I clearly remember my fist sight of Kuta beach, Bali. White sand and blue water, palm trees on the shore. It was hot and humid; the middle of the rainy season in Indonesia and there had been a big rainstorm in the previous days. The air shimmered with heat and water vapour as the heat of the sun evaporated water from puddles on the roadway. It truly appeared to be paradise. We could see why it had the reputation as the beach that put Bali on the map: beauty and an amazing surf break endlessly rolling onto the shore.
As we walked closer, reality began to sink in. The otherwise idyllic beach was strewn with garbage. Plastic waste to be specific. The rains had washed the single use plastic down the ravines, into the rivers and out into the ocean where it was deposited on the beach by tides and waves.
Not even one square foot of sand (30 cm2) was clear of plastic. My kids insisted on surfing and in one photo my son looks horrified down at his leg as he surfs – a piece of plastic bag stuck to his leg, wrapped around his thigh. There is no one simple solution. Local residents do not have access to proper waste collection therefore they do what their ancestors have done for thousands of years – throw their garbage into ravines where it is washed away by the rains.
In previous generations most waste products would have been made from organic materials that composted and added nutrients to the soil, but in more recent years this has changed to convenience type items packaged in single use plastic. Typical beach litter consists of single use plastic cups of water, bottles of all types, Styrofoam, plastic bags, and the ubiquitous flip flops – footwear worn by almost everyone in South East Asia it seems.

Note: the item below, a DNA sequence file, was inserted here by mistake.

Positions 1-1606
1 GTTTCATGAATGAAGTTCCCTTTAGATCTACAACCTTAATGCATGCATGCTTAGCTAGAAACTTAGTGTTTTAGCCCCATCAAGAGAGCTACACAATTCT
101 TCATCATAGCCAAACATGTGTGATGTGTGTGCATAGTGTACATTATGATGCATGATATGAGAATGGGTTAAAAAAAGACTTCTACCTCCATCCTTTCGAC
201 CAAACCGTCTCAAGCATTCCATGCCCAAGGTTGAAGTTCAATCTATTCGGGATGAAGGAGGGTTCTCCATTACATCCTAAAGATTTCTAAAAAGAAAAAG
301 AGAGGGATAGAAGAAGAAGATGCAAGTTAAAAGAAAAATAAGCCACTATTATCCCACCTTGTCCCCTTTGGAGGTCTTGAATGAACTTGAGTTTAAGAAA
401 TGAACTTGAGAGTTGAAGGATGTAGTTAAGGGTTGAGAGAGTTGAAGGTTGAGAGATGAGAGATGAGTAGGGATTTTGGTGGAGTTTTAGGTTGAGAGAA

The solution seems simple: provide a means of garbage collection or elimination of single use plastic. Public awareness also helps, but most of the people there are living on wages that we in the west would consider a daily coffee budget. It is difficult to consider anything other than immediate needs when you are always so close to the edge financially. Both awareness and reduction of the use of plastics will help but the fact is the use of improper disposal of plastic is not going away over night.
One solution recently developed in the Netherlands is a great step forward in the fight against ocean plastic pollution. We won’t stop single use plastic over night, but this type of intervention might help. A “net of bubbles” from a aeration pipe on the riverbed diverts floating plastic from the river into a collection system.
The bubbles do not affect wildlife, fish, marine traffic or recreational users and require relatively small energy input. The simplicity of the system means that it could be deployed in developing areas that do not have access to complex machine repair shops or repair technicians. It is reported to stop 85% of plastic it encounters.
There are many people working to find a solution to the ocean plastic problem. Some like highly publicized Boyan Slat, use technology, others use monetary incentives to turn plastic waste into a valuable commodity creating an economy around collection and reuse of plastic. In India, the incentives encourage local fishermen to build roads from plastic and in Sweden, some cities use plastic waste to provide energy to power cities.
The few initiatives listed here are just a tiny amount of the huge number of people and projects actively working to help the oceans. Slowly, as public awareness increases the companies that produce this trash will realize that they will soon be held accountable. Other companies who consider themselves to be good corporate citizens (or are at least paying lip service to it) are now incorporating recycled plastic into their products. Volvo will be incorporating 25% of recycled plastic into their cars, Adidas is making shoes made from ocean plastic and Coca Cola, one of the largest producers of plastic bottles, is using 100% recycled bottles in some markets.
The tide is changing on ocean plastic and public pressure on governments and companies is helping to speed this change. Vote every day with your dollars and the companies will listen.
In other top happy eco news stories, the boreal forest is a Rockstar when it comes to fighting climate change, Leonardo Di Caprio and Will Smith teamed up to benefit the Amazon, the Netherlands are on track to reach 27 GW of installed solar by 2030 and a Dutch design group built a living building from mushroom mycelium that cleans the air as it grows, capturing carbon and other pollution.
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